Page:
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In this lesson, you’ll learn about new optimizations made for Python 3.8. There are several optimizations made for Python 3.8, some on which make code run faster. Others reduce the memory footprint. For example, looking up fields in a namedtuple is significantly faster in Python 3.8 compared with Python 3.7:

>>> import collections
>>> from timeit import timeit
>>> Person = collections.namedtuple("Person", "name twitter")
>>> raymond = Person("Raymond", "@raymondh")

>>> # Python 3.7
>>> timeit("raymond.twitter", globals=globals())

>>> # Python 3.8
>>> timeit("raymond.twitter", globals=globals())

You can see that looking up .twitter on the namedtuple is 30% to 40% faster in Python 3.8. Lists save some space when they are initialized from iterables with a known length. This can save memory:

>>> import sys

>>> # Python 3.7
>>> sys.getsizeof(list(range(20191014)))

>>> # Python 3.8
>>> sys.getsizeof(list(range(20191014)))

In this case, the list uses about 11% less memory in Python 3.8 compared with Python 3.7.

Other optimizations include better performance in subprocess, faster file copying with shutil, improved default performance in pickle, and faster operator.itemgetter operations. See the official documentation for a complete list of optimizations.

00:00 This video is about some of the new optimizations in Python 3.8. There are several optimizations made for Python 3.8, and some are designed to make code run faster.

00:10 Let me show you an example of looking up fields, using a namedtuple. In this example I’m going to use Python 3.7 and then show you the optimization in Python 3.8. Start by importing collections, and then from timeit go ahead and import timeit.

00:31 You’re creating a namedtuple. The type name is going to be "Person", and then the field names are going to be the "name" and "twitter", such as a Twitter handle. Now create a Person.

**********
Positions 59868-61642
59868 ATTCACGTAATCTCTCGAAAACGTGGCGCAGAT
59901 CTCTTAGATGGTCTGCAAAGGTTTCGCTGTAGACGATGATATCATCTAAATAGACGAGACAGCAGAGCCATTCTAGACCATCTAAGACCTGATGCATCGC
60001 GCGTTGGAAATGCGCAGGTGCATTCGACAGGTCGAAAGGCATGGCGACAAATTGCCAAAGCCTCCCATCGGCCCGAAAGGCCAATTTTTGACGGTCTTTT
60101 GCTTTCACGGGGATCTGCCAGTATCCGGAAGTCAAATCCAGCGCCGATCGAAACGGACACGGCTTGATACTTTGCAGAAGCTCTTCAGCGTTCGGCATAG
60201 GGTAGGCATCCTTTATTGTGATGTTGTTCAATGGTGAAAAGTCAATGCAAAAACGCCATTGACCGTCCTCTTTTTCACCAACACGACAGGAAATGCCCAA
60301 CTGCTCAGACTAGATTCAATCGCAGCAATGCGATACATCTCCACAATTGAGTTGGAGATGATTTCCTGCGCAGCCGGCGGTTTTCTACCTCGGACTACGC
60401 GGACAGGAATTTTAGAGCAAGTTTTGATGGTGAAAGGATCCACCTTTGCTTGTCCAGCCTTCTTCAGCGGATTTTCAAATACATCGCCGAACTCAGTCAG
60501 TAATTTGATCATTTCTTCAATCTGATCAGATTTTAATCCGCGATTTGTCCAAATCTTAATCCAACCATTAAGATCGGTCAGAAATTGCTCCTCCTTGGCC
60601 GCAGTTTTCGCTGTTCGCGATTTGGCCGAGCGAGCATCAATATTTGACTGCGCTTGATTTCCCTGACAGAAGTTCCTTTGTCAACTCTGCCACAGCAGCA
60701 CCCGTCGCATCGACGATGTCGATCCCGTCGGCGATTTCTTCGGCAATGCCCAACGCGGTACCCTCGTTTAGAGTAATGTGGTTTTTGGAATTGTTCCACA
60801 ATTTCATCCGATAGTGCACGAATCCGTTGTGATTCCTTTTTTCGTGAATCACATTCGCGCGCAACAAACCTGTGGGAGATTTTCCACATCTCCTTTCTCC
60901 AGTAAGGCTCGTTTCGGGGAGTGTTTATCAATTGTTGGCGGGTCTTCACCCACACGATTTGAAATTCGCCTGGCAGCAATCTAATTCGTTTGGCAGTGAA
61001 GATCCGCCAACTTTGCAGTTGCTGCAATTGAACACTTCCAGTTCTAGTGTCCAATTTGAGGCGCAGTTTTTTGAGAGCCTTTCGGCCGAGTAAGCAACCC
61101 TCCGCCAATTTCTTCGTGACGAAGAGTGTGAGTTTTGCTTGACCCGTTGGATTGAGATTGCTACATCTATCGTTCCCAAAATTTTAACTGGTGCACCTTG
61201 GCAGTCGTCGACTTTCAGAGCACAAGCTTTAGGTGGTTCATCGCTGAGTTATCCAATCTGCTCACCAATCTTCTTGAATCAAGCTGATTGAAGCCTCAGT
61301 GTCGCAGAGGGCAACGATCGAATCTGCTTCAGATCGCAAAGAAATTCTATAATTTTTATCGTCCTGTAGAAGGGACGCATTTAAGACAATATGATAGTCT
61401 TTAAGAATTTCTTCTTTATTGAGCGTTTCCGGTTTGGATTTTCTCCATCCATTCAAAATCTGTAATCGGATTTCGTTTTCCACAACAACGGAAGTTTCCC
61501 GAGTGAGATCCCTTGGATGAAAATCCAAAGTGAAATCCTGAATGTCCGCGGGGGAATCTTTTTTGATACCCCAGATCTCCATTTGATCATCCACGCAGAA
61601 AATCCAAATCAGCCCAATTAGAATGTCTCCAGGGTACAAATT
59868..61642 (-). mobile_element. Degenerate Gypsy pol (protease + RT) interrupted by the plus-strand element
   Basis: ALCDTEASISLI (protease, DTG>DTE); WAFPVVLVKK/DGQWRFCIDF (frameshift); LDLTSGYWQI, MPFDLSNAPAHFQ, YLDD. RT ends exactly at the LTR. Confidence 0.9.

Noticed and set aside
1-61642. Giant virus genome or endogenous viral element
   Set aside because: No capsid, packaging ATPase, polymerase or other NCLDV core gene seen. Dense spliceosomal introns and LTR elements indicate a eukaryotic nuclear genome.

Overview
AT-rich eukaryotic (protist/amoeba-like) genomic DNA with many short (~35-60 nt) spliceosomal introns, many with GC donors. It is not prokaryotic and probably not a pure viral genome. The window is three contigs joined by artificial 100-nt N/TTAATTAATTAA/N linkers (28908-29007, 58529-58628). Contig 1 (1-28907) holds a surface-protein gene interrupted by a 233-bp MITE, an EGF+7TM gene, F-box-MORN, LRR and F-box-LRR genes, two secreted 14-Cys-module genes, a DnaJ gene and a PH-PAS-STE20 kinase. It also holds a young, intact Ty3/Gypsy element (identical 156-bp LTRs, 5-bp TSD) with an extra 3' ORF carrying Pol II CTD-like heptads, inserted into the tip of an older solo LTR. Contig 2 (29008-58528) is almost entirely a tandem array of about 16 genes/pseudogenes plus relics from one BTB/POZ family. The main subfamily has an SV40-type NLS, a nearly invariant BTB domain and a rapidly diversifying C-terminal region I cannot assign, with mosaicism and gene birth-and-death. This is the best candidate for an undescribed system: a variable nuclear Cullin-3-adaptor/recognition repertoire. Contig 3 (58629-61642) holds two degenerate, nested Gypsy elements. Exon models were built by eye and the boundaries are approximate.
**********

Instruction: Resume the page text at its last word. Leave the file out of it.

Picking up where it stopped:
00:45 Their name is "Raymond" and the Twitter handle is "@raymondh". Here you are in Python 3.7. Using timeit(), have it look up the .twitter, and this will give us an idea. timeit() shows that it took 0.06228.

01:09 So here in Python 3.8, we’re going to import collections and import timeit from timeit.

01:21 Create that namedtuple. The type name, again is "Person" and the field names are going to be "name" and "twitter".

01:30 So to create the comparison, again create a Person "Raymond", and a .twitter of "@raymondh". In Python 3.7 the timing was… Let’s see what it is here in Python 3.8.

01:54 And here you can see a pretty drastic change, almost half the amount of time. Over 40% faster, looking up from a namedtuple. And some of the optimizations are for reducing the memory footprint.

02:08 The example this time is lists saving some space when you’re initializing them from iterables with a known length. Let me show you the code. For this other example, start by importing sys, and you’re going to use a function called getsizeof(). It will return the size of the object in bytes. And for it, you’re going to create a list. Using range(), give it an object of 20191014.

02:37 That’s the current footprint for the size of that list. Switching over to Python 3.8, importing sys. In Python 3.7, the size was 181719232.

02:57 Let’s see what it is here.

03:04 And here, instead of 181 million, it’s 161 million. About 11% less memory being used in this list compared to Python 3.7.

03:17 Along with those two, subprocess has better performance now. There’s faster file copying with shutil, and then improved default performance in pickle.

03:29 There’s also faster operator.itemgetter operations. Below the video, you’ll find links for a complete list of optimizations. All right! Next step is the conclusion and a course review.

Pygator on Nov. 28, 2019

Why do you have to pass in globals=globals()?

Geir Arne Hjelle RP Team on Nov. 28, 2019

By default, timeit() runs within its own namespace, where it does not have access to variables or functions you have defined. There are essentially two ways you can give it access to objects like raymond in the example:

  1. Using setup=... to create all necessary variables or object
  2. Using globals=... to change which namespace timeit() runs within

For simple exploration, option 2 is usually easier. Option 1 gives you slightly better control, as it’s easier to keep track of what’s in the setup statement than to have full control of what’s in a namespace. However, for examples like these option 2 is more than adequate.

Using globals=globals() is particularly easy when exploring, as that effectively tells timeit() to run within the current global namespace.

See the documentation for more details about how timeit() works.

AriadneAnne Tsambali on Nov. 30, 2019

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